By Ellyn Fritz || Contributing Writer
This past Thursday, novelist, short story writer, poet, essayist, and activist, Sandra Cisneros spoke during Common Hour. Sandra Cisneros is the 2019 Mueller Fellow and is best known for her first novel ‘The House on Mango Street,’ along with her her subsequent short story collection Woman Hollering Creek and Other Stories.
The chair of the spanish department, Profe Ruiz-Alfaro, introduced Sandra Cisneros to the stage and recognized Cisneros’ fantastic work. Sandra Cisneros came on stage, bringing along her fantastic presence and what she deemed as her essentials: pens, water, handkerchief, and glasses.
Cisneros’ speech was in regards to her new book, ‘A River of Voices: Documenting the Undocumented.’ Cisneros’ speech was her first time presenting the material to an audience, a special treat for the Franklin & Marshall community. She recognized the scariness of reading something new that had never been read outloud and thanked the audience for listening, as listening is honoring the words of who is speaking.
A River of Voices contains more interviews than the six that Cisneros spoke about on Thursday; however, she said she wanted “to give us a stream, rather than a river” in the forty minutes she had the microphone.
The first interview Cisneros discussed was Bill, a retired businessman, who spoke about breaking the law, the consequences of the law, and the concept that politicians would rather keep immigration as an issue to discuss during elections, rather than solving the problem.
The second commentator she included from her book spoke on why the immigration bills of 2006, 2007, and 2013 failed to be taken up by the house, indicating that politicians care more about re-election and their own standing than the important bills that need to be passed.
Jason was Cisneros’ third person to interview. An anthropologist from Chicago and Professor at UCLA expressed his opinions to Cisneros about the legality of immigration. From his perspective, illegal immigration has been happening a long time, starting with the European entrance into native american territory. He told Cisneros that if Americas truly thought this was a crisis, they should stop consuming food grown by illegal immigrants. To Jason, the concept of illegal immigration is simply a smoke screen to avoid conversations about racial equality. Rather than putting up a wall, the United States should implement legitimate immigration reform by granting amnesty to people here so they can live without the fear of deportation, along with ceasing the provision of weapons to Mexico and eliminating the American consumption of Mexican drugs like cocaine. Jason went on to her tell her that considering that the United States is reliant and intertwined with Mexico, it is perplexing as to why America treats Mexico as inferior.
Jorge vocalized opinions to Cisneros similar to that of Jason; however, focused more on the push and pull factors of immigration: the push factors as fleeing violence and gangs while the pull factors are the opportunity to be with family and have opportunities that are unattainable in Mexico. The pull factors will continue to entice people to cross the border, wall or not. The solution is not the wall, it is comprehensive immigration reform that recognizes that humans are not illegal therefore they should not be treated as such.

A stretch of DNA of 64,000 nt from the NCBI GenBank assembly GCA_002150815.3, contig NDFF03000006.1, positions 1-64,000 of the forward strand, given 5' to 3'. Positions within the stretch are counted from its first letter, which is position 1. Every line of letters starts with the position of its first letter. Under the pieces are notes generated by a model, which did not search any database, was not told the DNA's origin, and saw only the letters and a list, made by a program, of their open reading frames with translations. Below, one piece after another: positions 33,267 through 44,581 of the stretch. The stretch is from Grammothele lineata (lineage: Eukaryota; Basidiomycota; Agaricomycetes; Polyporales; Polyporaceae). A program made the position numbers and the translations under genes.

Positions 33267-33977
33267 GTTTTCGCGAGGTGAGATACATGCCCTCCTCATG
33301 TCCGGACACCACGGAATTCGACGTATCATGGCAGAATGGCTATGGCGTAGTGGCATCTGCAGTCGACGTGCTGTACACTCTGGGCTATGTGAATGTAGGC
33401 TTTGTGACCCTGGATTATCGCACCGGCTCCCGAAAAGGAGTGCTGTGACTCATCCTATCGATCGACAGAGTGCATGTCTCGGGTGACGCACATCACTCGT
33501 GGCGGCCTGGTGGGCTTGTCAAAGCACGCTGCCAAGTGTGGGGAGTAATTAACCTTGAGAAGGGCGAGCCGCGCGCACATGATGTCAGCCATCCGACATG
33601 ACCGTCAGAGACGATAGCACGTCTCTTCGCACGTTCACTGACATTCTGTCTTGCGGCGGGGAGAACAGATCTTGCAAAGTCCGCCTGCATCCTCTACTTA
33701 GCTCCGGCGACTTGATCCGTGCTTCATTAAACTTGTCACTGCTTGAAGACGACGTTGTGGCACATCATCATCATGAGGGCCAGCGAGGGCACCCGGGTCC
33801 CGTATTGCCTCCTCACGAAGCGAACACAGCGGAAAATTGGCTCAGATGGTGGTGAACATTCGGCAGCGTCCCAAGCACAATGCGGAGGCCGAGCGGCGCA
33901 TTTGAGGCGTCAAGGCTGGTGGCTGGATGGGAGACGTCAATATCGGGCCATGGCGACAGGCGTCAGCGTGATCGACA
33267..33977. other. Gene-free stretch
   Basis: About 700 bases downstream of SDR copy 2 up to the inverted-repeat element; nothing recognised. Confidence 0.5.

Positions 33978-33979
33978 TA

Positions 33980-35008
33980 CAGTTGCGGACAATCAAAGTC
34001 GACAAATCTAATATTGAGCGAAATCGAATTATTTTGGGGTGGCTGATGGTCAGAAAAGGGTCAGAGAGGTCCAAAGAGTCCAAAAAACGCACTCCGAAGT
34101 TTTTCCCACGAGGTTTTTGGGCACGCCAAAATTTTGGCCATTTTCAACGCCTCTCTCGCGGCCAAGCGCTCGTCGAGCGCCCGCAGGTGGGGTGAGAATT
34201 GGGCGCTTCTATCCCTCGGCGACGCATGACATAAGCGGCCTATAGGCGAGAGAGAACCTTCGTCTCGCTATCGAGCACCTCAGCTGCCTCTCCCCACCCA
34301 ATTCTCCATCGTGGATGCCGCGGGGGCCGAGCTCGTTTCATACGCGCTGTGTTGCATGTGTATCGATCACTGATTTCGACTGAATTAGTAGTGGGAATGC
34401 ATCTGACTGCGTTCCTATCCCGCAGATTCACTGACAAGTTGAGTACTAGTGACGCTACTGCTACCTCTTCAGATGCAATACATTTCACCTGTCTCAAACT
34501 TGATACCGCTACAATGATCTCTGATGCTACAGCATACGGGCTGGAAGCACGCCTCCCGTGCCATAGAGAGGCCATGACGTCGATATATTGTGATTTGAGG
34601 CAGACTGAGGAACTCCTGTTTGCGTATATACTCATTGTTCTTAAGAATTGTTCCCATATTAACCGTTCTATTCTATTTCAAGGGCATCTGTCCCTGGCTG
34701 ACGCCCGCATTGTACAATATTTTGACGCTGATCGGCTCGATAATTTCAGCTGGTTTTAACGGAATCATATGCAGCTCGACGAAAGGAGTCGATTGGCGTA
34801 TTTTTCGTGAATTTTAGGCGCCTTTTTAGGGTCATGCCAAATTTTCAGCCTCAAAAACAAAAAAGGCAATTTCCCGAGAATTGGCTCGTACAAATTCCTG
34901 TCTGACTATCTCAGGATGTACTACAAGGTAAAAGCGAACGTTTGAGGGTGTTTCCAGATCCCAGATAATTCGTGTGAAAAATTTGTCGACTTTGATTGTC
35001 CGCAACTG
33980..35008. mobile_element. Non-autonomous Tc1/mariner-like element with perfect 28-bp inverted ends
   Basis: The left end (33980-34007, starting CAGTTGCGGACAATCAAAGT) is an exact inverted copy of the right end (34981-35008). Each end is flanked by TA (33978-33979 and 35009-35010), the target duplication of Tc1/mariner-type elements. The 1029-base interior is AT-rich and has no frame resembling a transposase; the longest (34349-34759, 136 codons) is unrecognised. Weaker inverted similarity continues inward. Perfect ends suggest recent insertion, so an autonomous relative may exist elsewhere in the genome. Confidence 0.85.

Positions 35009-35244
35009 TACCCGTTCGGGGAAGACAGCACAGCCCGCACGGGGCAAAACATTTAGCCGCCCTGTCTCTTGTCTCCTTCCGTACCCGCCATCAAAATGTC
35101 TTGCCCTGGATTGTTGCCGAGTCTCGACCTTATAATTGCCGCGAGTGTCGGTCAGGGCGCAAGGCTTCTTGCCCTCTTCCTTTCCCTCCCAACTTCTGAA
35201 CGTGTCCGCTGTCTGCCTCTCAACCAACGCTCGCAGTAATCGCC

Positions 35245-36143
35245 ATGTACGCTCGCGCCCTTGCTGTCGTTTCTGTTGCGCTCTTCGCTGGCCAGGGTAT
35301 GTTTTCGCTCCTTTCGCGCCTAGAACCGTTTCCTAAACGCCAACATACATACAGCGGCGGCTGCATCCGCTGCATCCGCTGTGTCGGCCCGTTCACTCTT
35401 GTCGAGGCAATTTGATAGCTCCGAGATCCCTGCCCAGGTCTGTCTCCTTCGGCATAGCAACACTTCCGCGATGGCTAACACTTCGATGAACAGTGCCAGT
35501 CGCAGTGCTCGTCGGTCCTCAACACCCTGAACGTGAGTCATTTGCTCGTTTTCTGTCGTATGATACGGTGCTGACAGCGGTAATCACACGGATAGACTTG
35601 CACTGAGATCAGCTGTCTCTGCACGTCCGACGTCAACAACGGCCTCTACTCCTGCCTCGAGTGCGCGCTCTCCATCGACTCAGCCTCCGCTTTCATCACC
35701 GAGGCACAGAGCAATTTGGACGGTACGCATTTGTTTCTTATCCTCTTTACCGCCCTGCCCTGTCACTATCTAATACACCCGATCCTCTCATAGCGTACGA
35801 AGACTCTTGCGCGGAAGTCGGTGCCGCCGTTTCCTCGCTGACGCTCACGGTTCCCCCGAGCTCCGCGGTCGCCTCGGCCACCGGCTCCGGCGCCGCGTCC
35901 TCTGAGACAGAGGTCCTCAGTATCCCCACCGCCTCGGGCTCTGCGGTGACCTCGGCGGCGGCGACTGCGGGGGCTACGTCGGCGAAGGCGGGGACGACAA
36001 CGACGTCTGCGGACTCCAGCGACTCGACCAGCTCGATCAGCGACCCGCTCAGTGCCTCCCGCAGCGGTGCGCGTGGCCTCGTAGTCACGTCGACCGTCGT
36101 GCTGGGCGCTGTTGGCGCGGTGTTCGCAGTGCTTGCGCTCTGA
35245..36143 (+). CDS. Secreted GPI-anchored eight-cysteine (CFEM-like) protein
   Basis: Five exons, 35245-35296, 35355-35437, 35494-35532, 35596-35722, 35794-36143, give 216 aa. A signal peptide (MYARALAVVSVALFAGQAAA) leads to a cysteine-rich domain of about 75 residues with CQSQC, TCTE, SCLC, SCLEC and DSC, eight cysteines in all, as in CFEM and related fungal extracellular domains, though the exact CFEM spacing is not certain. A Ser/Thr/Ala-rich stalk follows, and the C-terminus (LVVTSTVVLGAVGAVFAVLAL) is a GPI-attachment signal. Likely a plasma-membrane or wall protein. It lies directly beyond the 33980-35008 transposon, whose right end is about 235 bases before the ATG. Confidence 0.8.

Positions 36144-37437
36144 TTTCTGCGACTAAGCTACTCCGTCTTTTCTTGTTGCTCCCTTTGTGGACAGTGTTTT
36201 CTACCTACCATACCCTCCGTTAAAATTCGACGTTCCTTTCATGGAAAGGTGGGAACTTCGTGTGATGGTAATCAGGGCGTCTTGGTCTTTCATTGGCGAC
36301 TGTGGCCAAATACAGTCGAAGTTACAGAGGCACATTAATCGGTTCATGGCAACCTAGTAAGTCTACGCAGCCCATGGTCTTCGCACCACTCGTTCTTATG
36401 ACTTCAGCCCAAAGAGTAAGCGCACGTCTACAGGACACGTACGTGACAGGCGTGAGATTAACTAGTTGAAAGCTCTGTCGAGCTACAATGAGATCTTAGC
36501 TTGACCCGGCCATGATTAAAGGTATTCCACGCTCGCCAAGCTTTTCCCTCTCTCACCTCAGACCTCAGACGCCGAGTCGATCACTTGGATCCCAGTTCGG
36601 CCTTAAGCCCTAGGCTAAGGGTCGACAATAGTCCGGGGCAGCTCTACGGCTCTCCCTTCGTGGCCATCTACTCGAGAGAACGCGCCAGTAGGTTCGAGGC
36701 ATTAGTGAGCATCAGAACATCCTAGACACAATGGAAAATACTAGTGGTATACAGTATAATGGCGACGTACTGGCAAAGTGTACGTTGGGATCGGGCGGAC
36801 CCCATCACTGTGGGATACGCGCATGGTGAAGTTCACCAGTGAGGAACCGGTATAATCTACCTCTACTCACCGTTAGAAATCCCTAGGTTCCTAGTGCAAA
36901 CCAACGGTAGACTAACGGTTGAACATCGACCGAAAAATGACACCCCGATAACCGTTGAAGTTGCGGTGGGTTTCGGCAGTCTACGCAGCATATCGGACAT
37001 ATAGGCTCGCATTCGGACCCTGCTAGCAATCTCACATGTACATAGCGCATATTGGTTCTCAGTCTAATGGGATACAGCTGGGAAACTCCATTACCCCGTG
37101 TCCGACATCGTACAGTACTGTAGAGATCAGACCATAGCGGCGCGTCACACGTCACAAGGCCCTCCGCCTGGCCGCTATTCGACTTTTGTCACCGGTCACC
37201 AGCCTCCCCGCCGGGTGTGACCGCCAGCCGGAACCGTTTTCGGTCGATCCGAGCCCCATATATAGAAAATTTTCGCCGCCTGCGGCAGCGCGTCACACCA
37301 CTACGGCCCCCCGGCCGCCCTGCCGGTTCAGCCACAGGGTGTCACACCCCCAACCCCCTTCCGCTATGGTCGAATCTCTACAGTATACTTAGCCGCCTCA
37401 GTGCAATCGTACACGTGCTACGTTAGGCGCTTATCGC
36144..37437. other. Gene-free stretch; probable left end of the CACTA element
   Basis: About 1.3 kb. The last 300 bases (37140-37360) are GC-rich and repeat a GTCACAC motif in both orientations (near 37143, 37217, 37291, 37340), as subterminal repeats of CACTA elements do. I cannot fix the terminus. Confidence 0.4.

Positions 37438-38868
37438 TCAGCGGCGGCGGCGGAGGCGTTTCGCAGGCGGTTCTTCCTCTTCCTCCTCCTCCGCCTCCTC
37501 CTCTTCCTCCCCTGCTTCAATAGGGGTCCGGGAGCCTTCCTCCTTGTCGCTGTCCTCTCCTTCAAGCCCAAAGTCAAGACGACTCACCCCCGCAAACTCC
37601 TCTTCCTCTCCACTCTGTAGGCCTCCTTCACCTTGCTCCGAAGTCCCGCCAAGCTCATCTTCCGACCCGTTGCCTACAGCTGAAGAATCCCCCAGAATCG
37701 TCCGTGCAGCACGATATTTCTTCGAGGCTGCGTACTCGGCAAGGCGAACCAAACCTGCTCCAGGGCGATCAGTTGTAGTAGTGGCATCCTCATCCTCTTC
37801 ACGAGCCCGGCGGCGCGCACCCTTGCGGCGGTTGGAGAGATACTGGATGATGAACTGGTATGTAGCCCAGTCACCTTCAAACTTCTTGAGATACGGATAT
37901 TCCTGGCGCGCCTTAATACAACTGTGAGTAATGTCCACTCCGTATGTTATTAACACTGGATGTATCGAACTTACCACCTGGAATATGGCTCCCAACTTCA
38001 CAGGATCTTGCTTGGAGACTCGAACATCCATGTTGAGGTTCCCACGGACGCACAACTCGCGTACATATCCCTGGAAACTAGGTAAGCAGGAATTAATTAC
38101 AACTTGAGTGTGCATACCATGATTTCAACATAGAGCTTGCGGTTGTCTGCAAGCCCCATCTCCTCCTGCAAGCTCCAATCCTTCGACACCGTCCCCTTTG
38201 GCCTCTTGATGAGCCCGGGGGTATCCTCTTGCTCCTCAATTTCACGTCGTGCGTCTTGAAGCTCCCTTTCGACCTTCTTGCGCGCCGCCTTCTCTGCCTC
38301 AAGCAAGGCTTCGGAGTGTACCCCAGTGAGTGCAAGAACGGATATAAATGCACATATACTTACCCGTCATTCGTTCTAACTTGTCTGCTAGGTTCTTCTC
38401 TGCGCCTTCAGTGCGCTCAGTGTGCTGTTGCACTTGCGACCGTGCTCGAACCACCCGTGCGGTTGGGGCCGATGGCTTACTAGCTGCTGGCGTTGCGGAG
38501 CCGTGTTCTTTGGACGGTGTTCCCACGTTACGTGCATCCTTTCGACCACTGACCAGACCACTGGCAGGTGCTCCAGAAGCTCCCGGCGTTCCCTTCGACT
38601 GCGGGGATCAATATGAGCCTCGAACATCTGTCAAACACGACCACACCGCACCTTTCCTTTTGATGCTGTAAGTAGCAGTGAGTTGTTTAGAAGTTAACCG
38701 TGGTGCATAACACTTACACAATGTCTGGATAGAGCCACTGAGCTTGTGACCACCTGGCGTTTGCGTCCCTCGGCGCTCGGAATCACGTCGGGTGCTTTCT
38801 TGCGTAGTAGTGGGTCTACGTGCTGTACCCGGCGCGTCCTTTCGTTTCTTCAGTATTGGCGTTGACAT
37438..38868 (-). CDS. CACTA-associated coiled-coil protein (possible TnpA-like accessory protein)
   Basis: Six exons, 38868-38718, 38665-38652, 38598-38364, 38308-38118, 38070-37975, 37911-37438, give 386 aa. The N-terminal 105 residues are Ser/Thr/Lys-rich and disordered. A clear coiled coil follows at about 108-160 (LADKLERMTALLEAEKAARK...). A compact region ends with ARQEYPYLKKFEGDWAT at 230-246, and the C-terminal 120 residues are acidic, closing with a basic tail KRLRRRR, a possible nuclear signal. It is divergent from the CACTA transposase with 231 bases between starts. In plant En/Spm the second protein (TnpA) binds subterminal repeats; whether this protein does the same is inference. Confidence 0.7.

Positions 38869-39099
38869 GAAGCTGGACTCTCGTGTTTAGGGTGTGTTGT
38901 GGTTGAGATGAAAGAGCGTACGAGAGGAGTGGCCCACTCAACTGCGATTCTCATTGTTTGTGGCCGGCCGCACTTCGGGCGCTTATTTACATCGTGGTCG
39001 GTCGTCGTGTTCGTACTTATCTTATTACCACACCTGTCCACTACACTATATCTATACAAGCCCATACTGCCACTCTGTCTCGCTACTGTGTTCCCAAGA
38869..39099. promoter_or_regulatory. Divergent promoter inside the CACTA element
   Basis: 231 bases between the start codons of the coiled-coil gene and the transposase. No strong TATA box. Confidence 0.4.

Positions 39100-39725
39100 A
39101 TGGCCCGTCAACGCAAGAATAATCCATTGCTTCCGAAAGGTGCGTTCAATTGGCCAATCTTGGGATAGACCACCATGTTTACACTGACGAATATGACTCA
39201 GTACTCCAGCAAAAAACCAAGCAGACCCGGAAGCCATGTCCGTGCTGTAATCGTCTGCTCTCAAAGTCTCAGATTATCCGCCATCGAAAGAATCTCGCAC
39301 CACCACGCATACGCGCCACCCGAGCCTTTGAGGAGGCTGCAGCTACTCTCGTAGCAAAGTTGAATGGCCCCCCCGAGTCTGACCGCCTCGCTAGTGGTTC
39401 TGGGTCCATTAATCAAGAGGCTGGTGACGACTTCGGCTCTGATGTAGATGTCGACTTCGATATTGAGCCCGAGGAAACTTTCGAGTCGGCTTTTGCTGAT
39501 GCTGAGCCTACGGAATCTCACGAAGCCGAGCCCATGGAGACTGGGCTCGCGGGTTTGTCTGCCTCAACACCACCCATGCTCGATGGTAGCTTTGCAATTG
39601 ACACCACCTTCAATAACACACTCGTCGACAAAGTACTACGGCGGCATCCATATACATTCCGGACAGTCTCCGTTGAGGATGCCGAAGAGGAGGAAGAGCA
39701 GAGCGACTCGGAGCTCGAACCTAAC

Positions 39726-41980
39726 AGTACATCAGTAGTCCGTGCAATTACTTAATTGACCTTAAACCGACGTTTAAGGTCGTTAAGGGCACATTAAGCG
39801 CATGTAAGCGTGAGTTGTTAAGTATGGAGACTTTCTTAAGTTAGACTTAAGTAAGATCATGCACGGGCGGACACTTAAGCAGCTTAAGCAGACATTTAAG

The fifth person to be interviewed told Cisneros that the current economic system is not properly regulated by governmental structures. The result of NAFTA was the displacement of 3 million Mexican corn farmers yet Americans wonder why Mexicans cross the border looking for work. The competition is not fair: American agriculture is subsidized and politicians are owned by farm lobbyists, therefore they are in control of that aspect of American politics.
A more productive trade agreement would decrease pressure and create a more peaceful exchange on the border, along with allowing border officials to focus on criminals and drug pushers. According to the person being interviewed, a productive trade agreement would include the freedom to travel across the border with a work visa where people could remain in the United States as long as they were working, along with a hemispheric minimum wage. If there was a regional safety net for Mexico, workers would not have to leave in pursuit of better wages as they could survive off the salary in Mexico.
The final person Cisneros discussed was the only undocumented immigrant whose interview was shared on Thursday. She dropped out of ninth grade to begin work at a factory as a sixteen year. After nine months of assembling the plastic apparatuses used to pierce ears, she made the decision to cross the border in hopes of better opportunity. Her ultimate goal was to be a lawyer yet in Mexico, that dream would never become a reality for her as her parents could not afford the ‘voluntary’ fee needed for her to attend school. In America, she worked in a restaurant, sending money back to Mexico for her sister to attend school, and eventually obtained her GED online, learned english, married, and raised two children.
She said that in America, she was able to be independent and work for herself, while in Mexico, she would have been dependent on her family and stuck in a system with no potential opportunity. Her final point was addressing the politicians: immigrants living in the United States deserve the ability to stay here. Everything that she and others do is for the future of their children and in the hope that future generations will have better opportunities for education.
Sandra Cisneros was able to engage and connect with the Franklin & Marshall community by providing first hand accounts and perspectives of the current immigration situation in America. At the conclusion of Cisneros’ speech, she was honored with a standing ovation.
Senior Ellyn Fritz is a Contributing Writer. Her email is email@example.com.